Authors or not, we tend to write stories in our heads: editing, rehearsing, thinking up alternate endings, rearranging dialogue, dreaming up different plots and scenarios.
While we experience life as a patchwork of people, places and circumstances, our mind can give these things a broader context, organizing them into a narrative, making a story out of them. In writing our narrative, our adaptation of life, nobody sets out to write a fairy tale, but pride and ego inevitably elbow their way in—writing and rewriting the story, turning real events and real people into an extravagant work of fiction. Pride and ego have their own thoughts on how the story should develop. All roads lead to us as hero, and while we’re at it, why not the story’s omniscient narrator as well? Pride turns our mental diary into an infomercial: shameless self-promotion, propaganda for the ego.
I was just taking a shower and I always noodle on my story when I’m in the shower. I was editing a real life conversation I had a few days ago. The conversation, as it actually went down, could have never made it into the final manuscript of my story: my mind was dull and sluggish and I just wasn’t thinking well on my feet. So I was doing a little editing, trying to get the lines just right: the points I should have made, the way I should have answered, the perfect comeback I should have thought of but didn’t. I’m pretty happy with the dialogue now.
The voice of the narrator in any story can possess a Morgan Freeman like omniscience. The narrator is the only one who sees things as they truly are, the one who “gets it.” Everyone else in the story has a perspective of truth but the narrator defines it — you, as narrator, define your own story. You become the Judge and moral compass within the story. Who else but the narrator is qualified to evaluate the rightness and wrongness of people’s thoughts and actions? Who else could possibly speak with surety of another person’s motives?
Not only are we the narrator, we’re also the story’s protagonist—the leading man or woman. What this means is that all the action of the story revolves around us, much in the same way that Rambo is really a movie about Sylvester Stallone and not some war vet. Other characters are defined by their relationship to the protagonist (to us) and when they’re not in the scene, it can be safely assumed they continue to think and talk about us: things we said and did, classic sayings and exploits.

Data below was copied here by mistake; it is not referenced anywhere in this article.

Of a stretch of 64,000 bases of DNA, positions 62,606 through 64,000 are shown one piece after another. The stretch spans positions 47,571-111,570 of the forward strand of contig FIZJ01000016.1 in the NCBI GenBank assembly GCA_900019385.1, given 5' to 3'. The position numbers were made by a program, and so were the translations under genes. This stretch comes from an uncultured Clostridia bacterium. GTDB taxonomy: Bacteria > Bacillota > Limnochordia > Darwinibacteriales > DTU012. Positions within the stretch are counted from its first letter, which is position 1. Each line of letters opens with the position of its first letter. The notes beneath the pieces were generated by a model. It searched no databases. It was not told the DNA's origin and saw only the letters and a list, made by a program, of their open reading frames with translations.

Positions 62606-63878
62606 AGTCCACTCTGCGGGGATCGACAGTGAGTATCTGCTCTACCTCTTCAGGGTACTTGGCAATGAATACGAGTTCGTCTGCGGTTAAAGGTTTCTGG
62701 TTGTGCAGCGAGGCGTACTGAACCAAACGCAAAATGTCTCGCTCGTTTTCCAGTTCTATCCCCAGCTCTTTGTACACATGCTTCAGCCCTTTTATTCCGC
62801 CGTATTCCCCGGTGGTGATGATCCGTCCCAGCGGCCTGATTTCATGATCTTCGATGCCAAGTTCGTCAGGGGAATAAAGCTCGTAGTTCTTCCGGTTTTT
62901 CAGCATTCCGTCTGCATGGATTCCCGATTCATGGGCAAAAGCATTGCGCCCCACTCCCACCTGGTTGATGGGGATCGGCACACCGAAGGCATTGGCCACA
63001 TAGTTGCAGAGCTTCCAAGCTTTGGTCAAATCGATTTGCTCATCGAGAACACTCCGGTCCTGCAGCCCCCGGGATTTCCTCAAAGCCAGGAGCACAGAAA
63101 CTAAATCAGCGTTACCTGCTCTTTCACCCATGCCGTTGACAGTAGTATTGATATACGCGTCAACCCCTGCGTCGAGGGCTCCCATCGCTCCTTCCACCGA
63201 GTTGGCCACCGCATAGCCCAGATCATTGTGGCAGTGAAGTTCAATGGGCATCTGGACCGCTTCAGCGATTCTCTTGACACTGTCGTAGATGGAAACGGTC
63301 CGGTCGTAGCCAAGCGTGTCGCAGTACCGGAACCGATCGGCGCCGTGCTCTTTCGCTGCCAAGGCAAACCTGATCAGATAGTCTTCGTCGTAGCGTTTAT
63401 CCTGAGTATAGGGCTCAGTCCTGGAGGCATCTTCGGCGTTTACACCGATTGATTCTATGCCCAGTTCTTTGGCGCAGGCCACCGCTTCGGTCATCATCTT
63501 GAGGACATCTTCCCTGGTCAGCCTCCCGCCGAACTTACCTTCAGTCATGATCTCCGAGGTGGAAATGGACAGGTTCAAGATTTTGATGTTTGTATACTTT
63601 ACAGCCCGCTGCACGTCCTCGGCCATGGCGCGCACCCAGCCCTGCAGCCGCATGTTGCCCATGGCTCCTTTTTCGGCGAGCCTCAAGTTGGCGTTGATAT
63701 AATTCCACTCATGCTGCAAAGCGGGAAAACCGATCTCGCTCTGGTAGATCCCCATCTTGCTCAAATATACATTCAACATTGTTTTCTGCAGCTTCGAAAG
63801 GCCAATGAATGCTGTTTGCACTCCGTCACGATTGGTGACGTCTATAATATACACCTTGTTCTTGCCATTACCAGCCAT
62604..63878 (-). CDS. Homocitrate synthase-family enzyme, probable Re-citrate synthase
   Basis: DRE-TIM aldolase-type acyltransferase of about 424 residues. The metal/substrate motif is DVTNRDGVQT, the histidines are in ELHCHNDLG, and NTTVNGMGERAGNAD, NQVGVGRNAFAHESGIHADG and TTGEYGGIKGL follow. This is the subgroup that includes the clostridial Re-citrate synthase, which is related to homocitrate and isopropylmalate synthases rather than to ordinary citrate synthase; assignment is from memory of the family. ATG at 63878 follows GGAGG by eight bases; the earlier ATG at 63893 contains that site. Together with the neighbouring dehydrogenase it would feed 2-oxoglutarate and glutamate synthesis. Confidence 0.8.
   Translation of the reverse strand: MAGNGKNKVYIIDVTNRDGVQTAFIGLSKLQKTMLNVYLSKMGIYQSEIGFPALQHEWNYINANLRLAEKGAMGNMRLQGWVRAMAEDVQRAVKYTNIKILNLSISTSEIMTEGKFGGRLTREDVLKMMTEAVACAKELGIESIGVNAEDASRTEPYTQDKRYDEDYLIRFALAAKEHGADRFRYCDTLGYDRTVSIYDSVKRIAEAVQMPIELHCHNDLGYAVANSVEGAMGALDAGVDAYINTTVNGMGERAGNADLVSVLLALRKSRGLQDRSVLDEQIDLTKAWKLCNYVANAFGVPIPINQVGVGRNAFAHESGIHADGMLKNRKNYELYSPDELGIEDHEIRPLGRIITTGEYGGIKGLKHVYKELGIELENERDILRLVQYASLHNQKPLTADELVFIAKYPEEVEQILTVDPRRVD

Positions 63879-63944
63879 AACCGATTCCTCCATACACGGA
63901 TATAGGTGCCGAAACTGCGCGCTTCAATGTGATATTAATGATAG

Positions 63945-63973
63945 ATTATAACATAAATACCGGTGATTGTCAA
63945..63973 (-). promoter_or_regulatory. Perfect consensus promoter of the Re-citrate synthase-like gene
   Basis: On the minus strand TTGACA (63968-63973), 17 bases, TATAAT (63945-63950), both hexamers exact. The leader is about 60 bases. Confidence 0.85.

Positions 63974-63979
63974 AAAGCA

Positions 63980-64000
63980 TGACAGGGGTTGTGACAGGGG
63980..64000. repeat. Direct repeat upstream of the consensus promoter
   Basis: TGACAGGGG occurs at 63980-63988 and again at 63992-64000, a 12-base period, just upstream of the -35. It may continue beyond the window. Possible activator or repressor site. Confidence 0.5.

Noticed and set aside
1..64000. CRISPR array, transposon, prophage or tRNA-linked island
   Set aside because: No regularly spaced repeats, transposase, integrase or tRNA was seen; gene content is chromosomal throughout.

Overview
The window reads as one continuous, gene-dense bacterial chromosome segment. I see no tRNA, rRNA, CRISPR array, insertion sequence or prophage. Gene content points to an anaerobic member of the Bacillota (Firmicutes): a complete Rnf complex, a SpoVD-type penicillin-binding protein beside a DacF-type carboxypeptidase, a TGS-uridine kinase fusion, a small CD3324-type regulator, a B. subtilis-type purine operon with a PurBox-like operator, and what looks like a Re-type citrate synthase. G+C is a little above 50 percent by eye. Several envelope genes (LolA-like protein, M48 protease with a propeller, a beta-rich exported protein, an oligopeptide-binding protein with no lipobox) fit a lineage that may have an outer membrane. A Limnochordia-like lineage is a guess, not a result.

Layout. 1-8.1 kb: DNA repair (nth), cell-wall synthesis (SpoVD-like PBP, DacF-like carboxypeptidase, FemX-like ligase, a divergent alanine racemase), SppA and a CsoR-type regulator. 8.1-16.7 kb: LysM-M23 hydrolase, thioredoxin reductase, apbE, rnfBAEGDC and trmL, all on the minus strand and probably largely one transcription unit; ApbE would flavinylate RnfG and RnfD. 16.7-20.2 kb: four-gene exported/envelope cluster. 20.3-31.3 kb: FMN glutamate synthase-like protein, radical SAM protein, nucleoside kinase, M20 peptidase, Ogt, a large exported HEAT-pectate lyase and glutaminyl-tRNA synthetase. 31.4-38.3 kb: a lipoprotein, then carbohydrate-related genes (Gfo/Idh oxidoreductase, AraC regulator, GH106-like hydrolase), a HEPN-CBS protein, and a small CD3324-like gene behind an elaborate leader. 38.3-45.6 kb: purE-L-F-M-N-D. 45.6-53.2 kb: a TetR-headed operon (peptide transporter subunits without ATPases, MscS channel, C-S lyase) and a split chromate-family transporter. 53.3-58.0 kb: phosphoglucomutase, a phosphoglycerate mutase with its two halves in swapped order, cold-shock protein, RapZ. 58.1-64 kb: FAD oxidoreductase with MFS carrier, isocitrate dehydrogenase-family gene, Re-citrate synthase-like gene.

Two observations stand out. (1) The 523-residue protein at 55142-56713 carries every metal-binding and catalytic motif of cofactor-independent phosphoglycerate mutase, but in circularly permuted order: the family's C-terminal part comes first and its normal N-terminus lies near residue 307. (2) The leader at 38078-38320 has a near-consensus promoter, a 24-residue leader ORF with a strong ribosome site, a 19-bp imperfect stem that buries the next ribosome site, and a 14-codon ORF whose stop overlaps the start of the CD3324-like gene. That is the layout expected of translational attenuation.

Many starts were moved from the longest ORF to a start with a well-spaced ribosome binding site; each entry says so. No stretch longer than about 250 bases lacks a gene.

Most mental biographies lack a backstory. We’re like James Bond coming directly from the womb with our skills and abilities fully formed—gun in one hand, garter in the other—and no explanation seems necessary or is ever posited as to how we acquired our omniscient insight, charm and talent. We just have them. They are just there. Our skills and abilities are truly our own, we are self-made men and self-made women.
This is the way sin distorts our story. This is how egomaniacs, narcissists and arrogant dictators are created; through the perversion of their mental narrative. Nobody wakes up in the morning and decides to be God or believes that they are somehow intrinsically God. No, you keep a mental diary of life like everyone keeps a mental diary of life, and that diary becomes a story, and you become the story’s narrator and the story’s protagonist, pride corrupts the plot, the story turns into self-aggrandizing propaganda, the propaganda deceives and converts us, we believe the propaganda, we are the propaganda, we don’t know who we are. But other people do know who we are: we’re the self-centered SOB who thinks the world revolves around them.
Humility’s journey is a backtrack: retracing our footsteps back from the ledge over which pride fell. And that journey begins with the simple admission that we’ve been secretly writing such fiction. Stepping back further, we acknowledge just how fictional, how fabricated, how self-serving and distorted our version of reality was; we recant of having written it, thought it, and believed it. Retreating further—back to the source—we repent of the pride that authored such a subversive little tome. Arriving back at the beginning, we confess and apologize to God for not only writing such lies but believing them. Then, we toss the book in the fire and let the flames turn it into a psalm, a sacrifice of repentance.